Saskatchewan architecture book wins Great Plains prize

Bernard Flaman

"Architecture of Saskatchewan: A Visual Journey, 1930-2011" by Bernard Flaman is this year's winner of the Great Plains Distinguished Book Prize from the Center for Great Plains Studies at the University of Nebraska.

The book chronicles building styles in the Canadian prairie province of Saskatchewan, part of the Great Plains of North America. Saskatchewan, a place once famous for its sod huts, has seen a revolution in design with buildings that reflect new technology and changing environmental ideals. The book picks up chronologically where a previous book, "Historic Architecture of Saskatchewan" (1986), left off and features more than 150 building photos — from gas stations and houses to businesses and academic buildings.

"Flaman places the varied styles within national and international movements in design, but also in their political and economic contexts. Observers in other parts of the Great Plains will recognize these styles in their own built environment and come to a deeper appreciation of the forces shaping it," said Kari Ronning, book prize chair, a research associate professor of English, and textiles, clothing and design.

Flaman, based in Regina, Saskatchewan, is a conservation architect for Canada's Public Works and Government Services. He co-curated the 2004 exhibition, "Character and Controversy," at the Mendel Art Gallery in Saskatoon, Saskatchewan, which examined modernist architecture in Saskatchewan. He is a member of both the Saskatchewan Association of Architects and the Royal Architectural Institute of Canada.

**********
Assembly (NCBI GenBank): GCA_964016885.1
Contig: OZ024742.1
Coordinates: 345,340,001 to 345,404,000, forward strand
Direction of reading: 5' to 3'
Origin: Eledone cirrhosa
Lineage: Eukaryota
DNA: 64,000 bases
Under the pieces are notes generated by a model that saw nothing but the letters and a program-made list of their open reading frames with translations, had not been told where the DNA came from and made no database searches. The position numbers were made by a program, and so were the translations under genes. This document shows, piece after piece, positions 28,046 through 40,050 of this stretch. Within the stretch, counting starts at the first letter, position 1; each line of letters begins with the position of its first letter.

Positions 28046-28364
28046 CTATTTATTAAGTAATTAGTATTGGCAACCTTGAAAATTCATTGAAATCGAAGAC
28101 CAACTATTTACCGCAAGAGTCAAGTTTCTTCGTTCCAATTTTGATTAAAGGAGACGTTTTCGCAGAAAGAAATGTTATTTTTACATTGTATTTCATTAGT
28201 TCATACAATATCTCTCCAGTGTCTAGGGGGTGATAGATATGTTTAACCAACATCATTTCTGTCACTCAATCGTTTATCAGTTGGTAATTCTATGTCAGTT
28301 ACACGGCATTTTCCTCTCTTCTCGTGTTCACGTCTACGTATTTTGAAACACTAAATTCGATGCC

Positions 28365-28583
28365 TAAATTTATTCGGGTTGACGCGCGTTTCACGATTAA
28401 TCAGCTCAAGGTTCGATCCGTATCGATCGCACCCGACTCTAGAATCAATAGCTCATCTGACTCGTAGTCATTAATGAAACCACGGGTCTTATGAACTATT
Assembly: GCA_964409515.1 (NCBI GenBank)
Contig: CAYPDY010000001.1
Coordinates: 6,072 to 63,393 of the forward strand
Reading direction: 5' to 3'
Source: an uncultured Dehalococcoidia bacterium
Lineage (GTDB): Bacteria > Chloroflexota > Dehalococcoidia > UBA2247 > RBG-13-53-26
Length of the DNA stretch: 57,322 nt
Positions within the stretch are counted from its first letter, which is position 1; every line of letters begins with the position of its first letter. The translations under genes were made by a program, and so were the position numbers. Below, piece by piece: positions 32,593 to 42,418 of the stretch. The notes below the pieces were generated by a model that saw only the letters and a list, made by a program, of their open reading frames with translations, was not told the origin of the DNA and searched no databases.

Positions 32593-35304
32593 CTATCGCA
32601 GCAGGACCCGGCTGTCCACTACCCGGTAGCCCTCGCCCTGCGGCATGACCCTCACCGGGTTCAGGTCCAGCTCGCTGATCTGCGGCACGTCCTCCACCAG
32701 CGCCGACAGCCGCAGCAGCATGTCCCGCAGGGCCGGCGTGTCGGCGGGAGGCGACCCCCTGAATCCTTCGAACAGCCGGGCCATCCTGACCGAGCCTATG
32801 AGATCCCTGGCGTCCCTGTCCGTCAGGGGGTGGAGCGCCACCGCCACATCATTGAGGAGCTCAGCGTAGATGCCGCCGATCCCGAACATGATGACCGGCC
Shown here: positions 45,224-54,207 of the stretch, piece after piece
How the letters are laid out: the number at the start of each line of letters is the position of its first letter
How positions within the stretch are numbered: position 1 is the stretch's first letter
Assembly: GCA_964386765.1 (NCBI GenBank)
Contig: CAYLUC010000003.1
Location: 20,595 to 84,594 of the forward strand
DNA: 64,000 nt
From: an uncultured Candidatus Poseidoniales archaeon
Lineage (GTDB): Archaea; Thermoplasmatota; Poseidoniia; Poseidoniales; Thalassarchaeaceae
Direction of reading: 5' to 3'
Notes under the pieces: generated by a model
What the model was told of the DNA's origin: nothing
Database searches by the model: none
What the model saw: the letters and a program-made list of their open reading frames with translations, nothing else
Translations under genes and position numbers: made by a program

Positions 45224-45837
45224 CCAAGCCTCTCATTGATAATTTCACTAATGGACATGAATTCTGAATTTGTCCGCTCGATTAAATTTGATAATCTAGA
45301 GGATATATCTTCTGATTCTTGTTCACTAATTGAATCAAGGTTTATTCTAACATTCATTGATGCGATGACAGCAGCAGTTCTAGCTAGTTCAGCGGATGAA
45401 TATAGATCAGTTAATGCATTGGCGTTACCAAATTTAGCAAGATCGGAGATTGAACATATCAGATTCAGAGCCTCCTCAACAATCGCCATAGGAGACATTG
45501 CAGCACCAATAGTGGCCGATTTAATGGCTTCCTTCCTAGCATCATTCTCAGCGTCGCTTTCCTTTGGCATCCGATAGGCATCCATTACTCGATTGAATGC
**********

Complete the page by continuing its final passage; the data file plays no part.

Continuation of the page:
"The photographs and drawings contained in the book tell a major part of the story. Inevitably, they show the context, landscape, sky and light of the Great Plains as well as the architecture of the province of Saskatchewan. The best buildings in the book illustrate a material connection and a relationship with the landscape and environment of the Great Plains," Flaman said.

Flaman said he hopes the book builds the public's visual literacy in relation to architecture — to teach people how to look at buildings. "The most gratifying comment I receive goes something like this: 'I know all of these buildings, I just haven't looked at them before.'"

Flaman will deliver a lecture at the Center for Great Plains Studies in the fall. The book prize winner receives a cash prize of $5,000 and the Distinguished Book Prize medallion. The prize was created to emphasize the interdisciplinary importance of the Great Plains in today's publishing and educational market. Only first-edition, full-length, nonfiction books published in 2013 were evaluated for the award.

"Architecture of Saskatchewan" was published in 2013 by the University of Regina Press with partial financial support from the Canada Council for the Arts.

The Center for Great Plains Studies is a regional research and teaching program at the University of Nebraska. Its mission is to foster study of the people and the environment of the Great Plains. For more information, go to http://www.unl.edu/plains.

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